If you do a lot of work on the phone, face away from your computer when you are talking with someone. You’ll be less tempted to multitask without seeing things whizzing across your screen. I learned this the hard way when one of my co-workers called me out for multi-tasking and not paying attention to our conversation one day. Busted!
Resist the Pavlov’s Dog reaction – don’t go dashing off to check your email, check your phone, or respond to an IM when you hear a buzz or a bell. Several of my colleagues have implemented a strict policy of checking email at set times every day to be more efficient in their work, but my hope is that in doing this, they’ve also made themselves more available for real human interaction. Donato DiOrio recently posted on his blog about filtering and actually requested some input for ideas on how to best tackle this issue.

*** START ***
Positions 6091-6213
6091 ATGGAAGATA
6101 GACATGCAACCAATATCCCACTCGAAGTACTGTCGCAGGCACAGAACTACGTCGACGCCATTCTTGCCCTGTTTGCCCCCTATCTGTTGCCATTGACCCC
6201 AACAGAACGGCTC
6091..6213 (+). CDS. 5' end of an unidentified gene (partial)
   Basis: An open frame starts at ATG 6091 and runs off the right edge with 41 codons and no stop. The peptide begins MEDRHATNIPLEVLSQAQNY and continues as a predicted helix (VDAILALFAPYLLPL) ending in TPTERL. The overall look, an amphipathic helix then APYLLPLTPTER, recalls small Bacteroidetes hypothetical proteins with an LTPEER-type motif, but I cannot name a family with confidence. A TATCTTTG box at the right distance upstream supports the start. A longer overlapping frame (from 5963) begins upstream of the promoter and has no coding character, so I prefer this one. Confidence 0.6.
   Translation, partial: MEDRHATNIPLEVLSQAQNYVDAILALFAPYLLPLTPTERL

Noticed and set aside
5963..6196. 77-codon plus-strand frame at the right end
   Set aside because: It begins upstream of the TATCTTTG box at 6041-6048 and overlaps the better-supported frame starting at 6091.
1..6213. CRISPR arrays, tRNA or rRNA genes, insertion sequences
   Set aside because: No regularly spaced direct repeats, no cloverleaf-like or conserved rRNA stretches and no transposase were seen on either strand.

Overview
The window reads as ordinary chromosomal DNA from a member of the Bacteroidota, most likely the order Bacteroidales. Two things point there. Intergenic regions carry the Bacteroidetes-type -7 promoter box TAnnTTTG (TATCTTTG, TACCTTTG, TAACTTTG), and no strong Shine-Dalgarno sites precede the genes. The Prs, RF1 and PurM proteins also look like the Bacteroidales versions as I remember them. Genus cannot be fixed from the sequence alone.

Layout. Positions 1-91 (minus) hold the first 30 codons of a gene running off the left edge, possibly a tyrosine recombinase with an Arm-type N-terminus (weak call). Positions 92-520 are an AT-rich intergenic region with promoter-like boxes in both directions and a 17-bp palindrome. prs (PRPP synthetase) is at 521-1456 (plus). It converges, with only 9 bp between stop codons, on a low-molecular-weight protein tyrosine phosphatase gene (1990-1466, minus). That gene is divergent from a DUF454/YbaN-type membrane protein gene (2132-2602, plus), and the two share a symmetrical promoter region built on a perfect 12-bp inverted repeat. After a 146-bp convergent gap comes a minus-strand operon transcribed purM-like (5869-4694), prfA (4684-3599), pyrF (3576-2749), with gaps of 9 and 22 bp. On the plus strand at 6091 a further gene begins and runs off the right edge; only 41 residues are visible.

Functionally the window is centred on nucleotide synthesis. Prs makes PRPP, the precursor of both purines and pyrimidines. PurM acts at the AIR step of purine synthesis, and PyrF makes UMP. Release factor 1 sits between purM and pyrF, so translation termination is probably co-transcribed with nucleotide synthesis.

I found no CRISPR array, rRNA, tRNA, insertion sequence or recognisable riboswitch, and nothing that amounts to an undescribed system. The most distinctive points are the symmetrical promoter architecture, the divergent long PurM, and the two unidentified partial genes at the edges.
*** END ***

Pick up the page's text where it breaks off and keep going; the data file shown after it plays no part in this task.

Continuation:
Please don’t think I’m pointing fingers here – because there are 3 pointing right back at me. I’d be a hypocrite to write about this topic without acknowledging my own shortcomings in several of these areas. Admittedly, I’m not a big phone person. In fact, those of you who know me know I really dislike talking on the phone, and thus I don’t pick it up that often. But what you may not know is that I absolutely love in-person interaction. Having lunch this week with my fascinating friend was a breath of fresh air for me, not just because of the stimulating conversation, but because we actually got to be in the same place together having that conversation. Those of you whom I’ve met at conferences know how much I enjoy attending those because we take the conversation offline and get real with each other.
My take-home message is this: while technology has made it easier for us to consume more information, it doesn’t necessarily make it easier for us to decipher and organize that information on a basis of importance. Technology cannot substitute for human emotion. There is still a very real human element that must be present for quality communication. Don’t mistake efficient communication for effective communication – they are not the same thing.